The second half of 2022 has not been kind to tech workers in Silicon Valley. By now, it's no longer news that rising interest rates, inflation, and gloomy economic forecasts are causing many U.S. tech companies to implement massive layoffs. Amazon and Meta, Facebook's parent company, are two of the most recent companies to announce plans to let go tens of thousands of workers, following big layoffs at other major American tech companies in recent weeks, including Salesforce, Twitter, and Google.
Troublingly, nearly all of these companies are major users of foreign work visas, including the H-1B visa. Amazon currently ranks first in the number of H-1B visa approvals. Meta, which is also a top H-1B employer, is listed by the U.S. government as an H-1B dependent employer, meaning at least 15 percent of its workforce are H-1B visa holders (this percentage must be higher for smaller companies). And that doesn't even include other foreign workers, such those in the Optional Practical Training program, a legally questionable arrangement which lets foreign students stay and work for years after graduating. As my colleague David North reported, while there is evidence that most of these layoffs have involved both U.S. and foreign workers, the exact mix of those two work forces are unknown.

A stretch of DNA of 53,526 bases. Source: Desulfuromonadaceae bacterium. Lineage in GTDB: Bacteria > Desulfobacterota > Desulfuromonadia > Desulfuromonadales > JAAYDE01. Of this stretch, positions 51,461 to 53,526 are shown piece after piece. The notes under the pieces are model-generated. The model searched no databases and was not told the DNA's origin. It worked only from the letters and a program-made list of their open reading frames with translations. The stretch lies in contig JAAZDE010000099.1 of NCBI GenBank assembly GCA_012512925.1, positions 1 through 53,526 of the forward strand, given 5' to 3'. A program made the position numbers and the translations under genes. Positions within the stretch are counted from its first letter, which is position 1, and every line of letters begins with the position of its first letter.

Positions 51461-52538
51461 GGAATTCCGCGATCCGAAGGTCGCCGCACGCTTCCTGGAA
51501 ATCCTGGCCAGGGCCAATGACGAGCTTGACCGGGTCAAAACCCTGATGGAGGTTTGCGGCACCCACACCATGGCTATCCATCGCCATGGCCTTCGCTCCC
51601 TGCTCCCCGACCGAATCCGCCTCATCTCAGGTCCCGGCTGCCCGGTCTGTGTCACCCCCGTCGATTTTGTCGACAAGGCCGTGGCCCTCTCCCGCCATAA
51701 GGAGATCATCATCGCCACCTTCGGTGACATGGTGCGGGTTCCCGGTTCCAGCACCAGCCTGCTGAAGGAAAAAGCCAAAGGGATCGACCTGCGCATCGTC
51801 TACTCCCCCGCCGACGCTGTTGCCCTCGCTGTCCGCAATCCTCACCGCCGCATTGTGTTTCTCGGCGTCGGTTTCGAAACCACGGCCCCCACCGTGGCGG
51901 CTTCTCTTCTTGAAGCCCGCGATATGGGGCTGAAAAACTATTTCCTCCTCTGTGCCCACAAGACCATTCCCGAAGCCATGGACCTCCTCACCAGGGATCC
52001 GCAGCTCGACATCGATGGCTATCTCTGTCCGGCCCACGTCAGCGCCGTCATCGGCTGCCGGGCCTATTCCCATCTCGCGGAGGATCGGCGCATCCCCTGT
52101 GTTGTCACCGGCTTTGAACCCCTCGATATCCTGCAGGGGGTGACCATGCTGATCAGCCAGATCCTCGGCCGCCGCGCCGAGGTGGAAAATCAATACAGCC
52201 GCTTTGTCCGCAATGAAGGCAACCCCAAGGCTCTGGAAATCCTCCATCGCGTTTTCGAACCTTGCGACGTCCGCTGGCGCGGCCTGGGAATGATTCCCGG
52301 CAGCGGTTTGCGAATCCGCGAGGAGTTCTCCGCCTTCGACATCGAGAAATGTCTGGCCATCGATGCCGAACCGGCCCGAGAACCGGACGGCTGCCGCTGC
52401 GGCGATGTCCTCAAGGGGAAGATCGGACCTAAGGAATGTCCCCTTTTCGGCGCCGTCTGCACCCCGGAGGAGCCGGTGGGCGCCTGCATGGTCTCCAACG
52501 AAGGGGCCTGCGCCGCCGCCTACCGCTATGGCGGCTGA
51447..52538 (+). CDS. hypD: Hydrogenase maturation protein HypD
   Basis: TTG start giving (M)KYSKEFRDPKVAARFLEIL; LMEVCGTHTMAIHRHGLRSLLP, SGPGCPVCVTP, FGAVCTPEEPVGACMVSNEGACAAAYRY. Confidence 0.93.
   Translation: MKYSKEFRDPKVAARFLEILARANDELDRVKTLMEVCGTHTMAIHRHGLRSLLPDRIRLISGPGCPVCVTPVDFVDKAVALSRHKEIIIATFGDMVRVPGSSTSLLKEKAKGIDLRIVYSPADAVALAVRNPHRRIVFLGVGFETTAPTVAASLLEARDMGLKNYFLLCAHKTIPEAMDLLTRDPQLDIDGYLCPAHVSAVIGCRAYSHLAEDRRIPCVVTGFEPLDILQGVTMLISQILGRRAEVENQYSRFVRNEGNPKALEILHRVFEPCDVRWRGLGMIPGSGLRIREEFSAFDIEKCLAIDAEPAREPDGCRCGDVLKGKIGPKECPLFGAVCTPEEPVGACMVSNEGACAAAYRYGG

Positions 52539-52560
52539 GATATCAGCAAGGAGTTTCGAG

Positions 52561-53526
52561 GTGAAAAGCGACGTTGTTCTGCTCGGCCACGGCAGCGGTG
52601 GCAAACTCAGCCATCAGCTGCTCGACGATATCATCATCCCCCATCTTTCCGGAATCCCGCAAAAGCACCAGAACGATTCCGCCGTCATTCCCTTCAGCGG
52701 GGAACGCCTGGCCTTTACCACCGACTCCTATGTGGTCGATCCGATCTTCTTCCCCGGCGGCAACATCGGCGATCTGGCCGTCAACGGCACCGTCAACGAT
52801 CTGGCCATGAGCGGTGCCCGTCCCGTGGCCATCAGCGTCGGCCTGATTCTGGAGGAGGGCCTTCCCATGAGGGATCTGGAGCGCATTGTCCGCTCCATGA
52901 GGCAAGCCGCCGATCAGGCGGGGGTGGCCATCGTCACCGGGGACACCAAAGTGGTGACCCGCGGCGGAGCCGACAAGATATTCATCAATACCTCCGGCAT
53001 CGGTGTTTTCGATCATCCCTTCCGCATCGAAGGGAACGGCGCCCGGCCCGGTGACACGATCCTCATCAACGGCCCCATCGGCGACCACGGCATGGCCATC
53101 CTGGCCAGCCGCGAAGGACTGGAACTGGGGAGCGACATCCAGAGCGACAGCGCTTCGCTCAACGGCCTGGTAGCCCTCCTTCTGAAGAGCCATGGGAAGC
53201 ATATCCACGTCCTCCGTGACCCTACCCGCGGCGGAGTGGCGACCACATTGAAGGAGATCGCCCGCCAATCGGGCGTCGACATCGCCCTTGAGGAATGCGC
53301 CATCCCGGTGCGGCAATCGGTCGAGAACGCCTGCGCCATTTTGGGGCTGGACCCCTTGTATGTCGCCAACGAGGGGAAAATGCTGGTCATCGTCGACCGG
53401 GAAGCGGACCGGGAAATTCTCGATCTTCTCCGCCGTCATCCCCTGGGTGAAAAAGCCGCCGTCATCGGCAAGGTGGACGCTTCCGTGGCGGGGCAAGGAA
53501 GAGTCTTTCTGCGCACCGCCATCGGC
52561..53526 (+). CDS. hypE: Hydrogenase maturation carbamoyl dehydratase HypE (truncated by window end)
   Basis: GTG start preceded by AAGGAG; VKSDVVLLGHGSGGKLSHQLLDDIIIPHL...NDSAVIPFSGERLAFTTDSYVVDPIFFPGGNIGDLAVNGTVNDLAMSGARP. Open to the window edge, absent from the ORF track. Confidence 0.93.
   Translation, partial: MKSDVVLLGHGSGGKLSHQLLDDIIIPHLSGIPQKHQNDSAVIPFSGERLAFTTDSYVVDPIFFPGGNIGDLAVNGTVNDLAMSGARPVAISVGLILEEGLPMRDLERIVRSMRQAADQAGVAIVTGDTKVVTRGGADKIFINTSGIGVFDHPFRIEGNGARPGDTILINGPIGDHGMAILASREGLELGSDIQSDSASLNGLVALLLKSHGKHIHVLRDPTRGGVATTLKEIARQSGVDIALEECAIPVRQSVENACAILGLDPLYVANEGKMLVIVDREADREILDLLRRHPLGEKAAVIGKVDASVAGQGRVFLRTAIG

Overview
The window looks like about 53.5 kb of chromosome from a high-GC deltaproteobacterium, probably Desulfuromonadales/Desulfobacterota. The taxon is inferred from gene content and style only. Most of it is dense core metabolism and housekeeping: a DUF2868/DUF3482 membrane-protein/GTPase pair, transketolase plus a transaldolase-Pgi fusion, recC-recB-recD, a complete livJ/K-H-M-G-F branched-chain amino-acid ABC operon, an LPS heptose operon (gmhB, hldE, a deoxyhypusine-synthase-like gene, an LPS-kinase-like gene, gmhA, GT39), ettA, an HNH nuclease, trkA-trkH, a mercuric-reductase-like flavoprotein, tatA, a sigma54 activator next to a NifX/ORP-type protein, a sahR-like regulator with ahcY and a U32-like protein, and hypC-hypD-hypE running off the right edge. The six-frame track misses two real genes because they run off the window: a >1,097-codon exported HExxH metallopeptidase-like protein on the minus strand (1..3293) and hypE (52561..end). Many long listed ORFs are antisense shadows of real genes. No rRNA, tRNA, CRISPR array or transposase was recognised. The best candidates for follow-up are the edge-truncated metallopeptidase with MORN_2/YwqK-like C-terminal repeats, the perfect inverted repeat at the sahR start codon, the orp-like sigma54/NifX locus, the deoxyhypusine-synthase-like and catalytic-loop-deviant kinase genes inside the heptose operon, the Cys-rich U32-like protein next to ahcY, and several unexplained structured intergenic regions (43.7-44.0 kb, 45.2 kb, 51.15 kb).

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However, companies that are laying off a sizable percentage of their staff cannot in good faith claim to need large numbers of temporary foreign workers. This is especially true in the tech industry, where data shows that more than a third of American graduates in science, technology, engineering, and math ("STEM") do not obtain employment in a STEM field after graduation. . . .